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Absolutely necessary.‘he made himself indispensable to the parish priest’
essential, crucial, necessary, key, vital, needed, required, called for, requisite, important, all-important, vitally important, of the utmost importance, of great consequence, of the essence, critical, life-and-death, imperative, mandatory, compulsory, obligatory, compelling, urgent, pressing, burning, acute, paramount, pre-eminent, high-priority, significant, consequentialView synonyms
- ‘Necessary in a democratic society does not mean indispensable; nor does it mean desirable.’
- ‘The indispensable and vital elements of each and every conversion are made explicit in the experience of the dying thief.’
- ‘This has made the need for computer literacy among the masses indispensable.’
- ‘But undoubtedly the agencies play an indispensable part in ensuring the survival of a people.’
- ‘Absolutely indispensable, it is a must purchase for anyone interested in house or soul music.’
- ‘Greater equality is a moral imperative and an indispensable element in the battle to eliminate poverty.’
- ‘In the former case, this allowed the United States to make itself indispensable.’
- ‘In short, as a guide to the new enemies of the left the book is absolutely indispensable.’
- ‘But protection from those whose direct intention is to kill the innocent is also indispensable.’
- ‘After a night's sleep the news is as indispensable as the breakfast.’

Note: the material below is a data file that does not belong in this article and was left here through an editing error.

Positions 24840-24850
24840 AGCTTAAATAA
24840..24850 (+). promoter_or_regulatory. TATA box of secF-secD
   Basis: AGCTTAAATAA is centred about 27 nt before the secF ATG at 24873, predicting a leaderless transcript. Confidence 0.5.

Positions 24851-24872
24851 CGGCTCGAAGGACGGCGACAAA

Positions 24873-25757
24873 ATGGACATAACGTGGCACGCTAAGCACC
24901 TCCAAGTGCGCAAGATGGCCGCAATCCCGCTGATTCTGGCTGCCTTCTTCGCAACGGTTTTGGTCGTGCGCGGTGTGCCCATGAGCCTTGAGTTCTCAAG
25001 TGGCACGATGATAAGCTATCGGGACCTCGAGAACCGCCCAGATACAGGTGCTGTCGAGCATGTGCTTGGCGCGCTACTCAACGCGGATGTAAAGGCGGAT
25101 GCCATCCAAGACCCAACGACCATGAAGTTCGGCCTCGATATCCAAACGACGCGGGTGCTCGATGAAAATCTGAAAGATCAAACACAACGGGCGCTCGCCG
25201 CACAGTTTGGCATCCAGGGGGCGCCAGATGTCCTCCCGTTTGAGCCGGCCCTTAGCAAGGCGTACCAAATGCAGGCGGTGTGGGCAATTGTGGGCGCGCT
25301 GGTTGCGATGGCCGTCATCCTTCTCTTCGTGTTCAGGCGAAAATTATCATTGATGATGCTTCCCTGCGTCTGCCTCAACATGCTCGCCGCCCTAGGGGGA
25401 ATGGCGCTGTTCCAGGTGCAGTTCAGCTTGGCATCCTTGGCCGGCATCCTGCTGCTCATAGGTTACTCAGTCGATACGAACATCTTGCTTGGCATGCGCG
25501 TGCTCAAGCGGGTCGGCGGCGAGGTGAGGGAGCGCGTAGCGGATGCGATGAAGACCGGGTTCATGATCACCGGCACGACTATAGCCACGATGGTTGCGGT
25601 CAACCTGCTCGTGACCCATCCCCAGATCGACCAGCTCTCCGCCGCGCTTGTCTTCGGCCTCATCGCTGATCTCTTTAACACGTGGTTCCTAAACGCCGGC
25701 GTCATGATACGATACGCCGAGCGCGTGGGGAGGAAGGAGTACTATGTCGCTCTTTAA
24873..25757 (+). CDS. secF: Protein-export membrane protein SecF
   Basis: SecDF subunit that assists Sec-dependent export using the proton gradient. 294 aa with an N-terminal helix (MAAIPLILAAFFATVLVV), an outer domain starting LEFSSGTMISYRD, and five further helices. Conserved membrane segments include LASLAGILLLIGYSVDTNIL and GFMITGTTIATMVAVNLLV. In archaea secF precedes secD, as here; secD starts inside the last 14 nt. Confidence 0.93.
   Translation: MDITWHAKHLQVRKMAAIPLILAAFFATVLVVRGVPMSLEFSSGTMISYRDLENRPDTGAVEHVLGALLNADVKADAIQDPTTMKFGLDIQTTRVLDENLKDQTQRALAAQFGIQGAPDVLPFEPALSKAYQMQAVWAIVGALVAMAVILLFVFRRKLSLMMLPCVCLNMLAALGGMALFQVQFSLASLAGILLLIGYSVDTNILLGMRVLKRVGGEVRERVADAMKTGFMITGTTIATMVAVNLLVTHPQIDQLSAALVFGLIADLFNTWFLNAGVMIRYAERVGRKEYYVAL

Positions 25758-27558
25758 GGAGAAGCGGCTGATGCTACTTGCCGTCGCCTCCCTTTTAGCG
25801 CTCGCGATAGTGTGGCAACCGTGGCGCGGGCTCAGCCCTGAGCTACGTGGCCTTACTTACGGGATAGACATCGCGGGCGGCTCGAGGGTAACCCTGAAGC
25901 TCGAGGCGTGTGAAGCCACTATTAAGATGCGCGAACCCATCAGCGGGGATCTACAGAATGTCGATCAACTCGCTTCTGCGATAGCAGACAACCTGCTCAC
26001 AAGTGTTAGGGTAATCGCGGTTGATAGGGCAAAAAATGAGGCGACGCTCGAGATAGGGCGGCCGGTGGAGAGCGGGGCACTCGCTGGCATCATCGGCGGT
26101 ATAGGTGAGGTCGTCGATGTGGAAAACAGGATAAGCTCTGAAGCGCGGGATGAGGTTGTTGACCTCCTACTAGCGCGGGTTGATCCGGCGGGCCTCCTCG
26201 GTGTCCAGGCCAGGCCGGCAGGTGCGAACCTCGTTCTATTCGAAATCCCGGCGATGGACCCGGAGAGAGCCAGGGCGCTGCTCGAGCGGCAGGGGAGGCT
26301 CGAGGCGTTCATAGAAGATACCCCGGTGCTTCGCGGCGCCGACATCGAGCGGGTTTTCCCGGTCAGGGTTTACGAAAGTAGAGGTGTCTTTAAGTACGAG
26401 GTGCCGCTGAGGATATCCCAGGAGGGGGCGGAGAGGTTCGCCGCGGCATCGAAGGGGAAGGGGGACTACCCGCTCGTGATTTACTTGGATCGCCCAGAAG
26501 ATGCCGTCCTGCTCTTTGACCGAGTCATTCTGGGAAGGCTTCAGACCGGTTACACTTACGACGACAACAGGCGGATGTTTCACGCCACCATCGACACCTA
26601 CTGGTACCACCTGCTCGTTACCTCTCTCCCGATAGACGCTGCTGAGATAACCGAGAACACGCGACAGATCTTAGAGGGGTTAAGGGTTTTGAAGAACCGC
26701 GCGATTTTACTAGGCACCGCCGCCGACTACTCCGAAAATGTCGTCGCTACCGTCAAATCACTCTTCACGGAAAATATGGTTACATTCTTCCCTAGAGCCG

- ‘So all kinds of managers see the brand as indispensable, benign magic.’
- ‘As the UN turns sixty, the organisation is not irrelevant but indispensable.’
- ‘The horse is an indispensable character to most stories of Chinese warriors.’
- ‘Time will tell, in the meantime, this is an indispensable account of the most vital saga in modern music.’
- ‘Yet what makes this set truly indispensable is its array of extras.’
- ‘Israel is absolutely indispensable to the Jewish identity of American Jews.’
- ‘Thus they became, in effect, extensions of the host itself - as indispensable as a vital organ.’
- ‘But there is an indispensable European dimension to national reform policies.’
- ‘For this reason, she did not have high status although she was indispensable.’
- ‘They are indispensable only to themselves and their un-argued political careers.’
Mid 16th century (in the sense ‘not to be allowed or provided for by ecclesiastical dispensation’): from medieval Latin indispensabilis, from in- ‘not’ + dispensabilis (see dispensable).
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